[DEBATE] : Turkish prime minister quits Davos in a huff
okhela at iafrica.com
Fri Jan 30 06:13:38 GMT 2009
Posted to the web on: 30 January 2009
Turkish prime minister quits Davos in a huff
DAVOS - Turkish Prime Minister Recep Erdogan last night stalked off the
stage at the World Econo-mic Forum (WEF) red-faced after a sharp exchange
with Israeli President Shimon Peres over the fighting in Gaza, calling it
"very wrong" and saying "many people have been killed".
The incident came after a lengthy debate at the forum in Davos, Switzerland,
about the recent Israeli offensive that claimed about 1300 Palestinian
lives. The packed audience, which included US President Barack Obama's close
adviser Valerie Jarrett, appeared stunned.
Erdogan tried to rebut Peres as the discussion was ending, asking the
moderator, Washington Post columnist David Ignatius, to let him speak once
"Only a minute," Ignatius replied.
Erdogan said in Turkish, "I remember two former prime ministers in your
country who said they felt very happy when they were able to enter Palestine
"I find it very sad that people applaud what you said. There have been many
people killed. And I think that it is very wrong and it is not
Ignatius said, "We can't start the debate again. We just don't have time."
Erdogan said, "Please let me finish." Ignatius responded, "We need to get
people to dinner."
The Turkish premier then said, "Thank you very much. Thank you very much.
Thank you very much. I don't think I will come back to Davos after this."
The confrontation saw Peres and Ergodan raise their voices - unusual at the
elite gathering of corporate and world leaders usually marked by learned
consensus seeking and polite dialogue. It showed how emotions remain frayed
over Israel's offensive against Hamas that ended less than two weeks ago.
Earlier in the day, the leader of Israel's conservative Likud Party
lambasted Iran for allegedly seeking nuclear weapons and supporting Hamas.
Iran denies it has plans to obtain nuclear weapons, but Likud leader
Benjamin Netanyahu insisted that Iran was in a race to make nuclear weapons,
and that it posed a greater danger to the world than even the current
The controversies came as the WEF turned its attention from the global
economic crisis to politics and diplomacy yesterday, with debates on the new
US administration, Iran's nuclear programme and unrest in the Middle East,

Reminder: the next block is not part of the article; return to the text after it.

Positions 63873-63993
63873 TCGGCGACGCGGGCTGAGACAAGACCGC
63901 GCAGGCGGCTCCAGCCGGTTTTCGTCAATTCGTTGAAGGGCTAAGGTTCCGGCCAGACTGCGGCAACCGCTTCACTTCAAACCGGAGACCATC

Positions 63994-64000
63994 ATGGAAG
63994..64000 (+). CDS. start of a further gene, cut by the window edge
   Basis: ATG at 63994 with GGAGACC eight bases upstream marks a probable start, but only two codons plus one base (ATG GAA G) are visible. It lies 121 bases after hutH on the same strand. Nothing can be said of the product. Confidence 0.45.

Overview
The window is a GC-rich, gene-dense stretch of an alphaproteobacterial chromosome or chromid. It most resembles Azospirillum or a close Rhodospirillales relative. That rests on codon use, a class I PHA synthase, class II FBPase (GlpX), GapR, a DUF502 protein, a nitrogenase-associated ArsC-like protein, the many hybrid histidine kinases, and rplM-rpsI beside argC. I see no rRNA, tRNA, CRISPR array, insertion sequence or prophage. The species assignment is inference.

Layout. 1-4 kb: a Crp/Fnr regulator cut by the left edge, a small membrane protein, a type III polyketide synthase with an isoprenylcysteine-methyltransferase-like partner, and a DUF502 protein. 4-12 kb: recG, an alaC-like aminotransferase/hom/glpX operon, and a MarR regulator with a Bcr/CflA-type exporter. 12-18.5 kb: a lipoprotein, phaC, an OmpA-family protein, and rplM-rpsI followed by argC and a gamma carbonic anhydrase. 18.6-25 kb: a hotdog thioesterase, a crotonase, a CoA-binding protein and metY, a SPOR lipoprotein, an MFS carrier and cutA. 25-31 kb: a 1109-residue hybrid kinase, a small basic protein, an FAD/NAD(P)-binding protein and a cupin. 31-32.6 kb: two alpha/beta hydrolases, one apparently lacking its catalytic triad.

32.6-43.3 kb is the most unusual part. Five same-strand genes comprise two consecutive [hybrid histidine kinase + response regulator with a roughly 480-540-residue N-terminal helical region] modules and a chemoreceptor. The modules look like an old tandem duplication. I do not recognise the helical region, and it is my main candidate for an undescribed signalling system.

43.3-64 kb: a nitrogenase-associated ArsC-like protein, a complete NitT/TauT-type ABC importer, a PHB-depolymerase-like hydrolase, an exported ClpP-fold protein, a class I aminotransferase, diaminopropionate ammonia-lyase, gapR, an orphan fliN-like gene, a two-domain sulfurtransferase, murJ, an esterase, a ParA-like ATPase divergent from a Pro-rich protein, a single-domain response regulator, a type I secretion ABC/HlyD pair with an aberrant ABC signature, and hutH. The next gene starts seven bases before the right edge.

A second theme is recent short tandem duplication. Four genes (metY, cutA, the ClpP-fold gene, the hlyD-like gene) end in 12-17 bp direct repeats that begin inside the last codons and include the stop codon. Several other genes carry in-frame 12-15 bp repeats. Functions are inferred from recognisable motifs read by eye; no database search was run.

Pakistan and Afghanistan.
Israeli election front-runner Netanyahu told a session that keeping nuclear
weapons out of Iran's hands was more important than the economy because the
financial meltdown was reversible and a nuclear Iran would not be.
"What is not reversible is the acquisition of nuclear weapons by a fanatic
"We have never had, since the dawn of the nuclear age, nuclear weapons in
the hands of such a fanatical regime," he said.
The elite annual gathering of 2500 business and corporate leaders also heard
a warning from the Organisation of Oil Exporting Countries (Opec) that it
was ready to make more production cuts if oil prices did not start rising
The cartel's secretary-general, Abdalla Salem El-Badri, expressed hope that
global oil demand would pick up "by the end of this year or the beginning of
El-Badri said Opec members will have reached the group's pledge of a drop of
4,2-million barrels a day by the end of the month. After that "if we still
have some downward problems, then Opec will not hesitate to take some
quantity out of the market".
Officials also discussed the recent fighting in Gaza, reactions to and hopes
for Obama's leadership and how to tackle terrorism.
Erdogan had said Obama, who is not in Davos, should help redefine terror and
terrorism in the Middle East and use it as the basis for a new US policy
Iran's Foreign Minister, Manouchechr Mottaki, said that trying to solve the
Middle East's protracted crisis had turned Blair's hair grey.
Blair said he wanted to hear Mottaki accept a two-state solution between
Israel and the Palestinians if he was not to lose the "remaining hairs that
aren't grey". Sapa-AP, AFP
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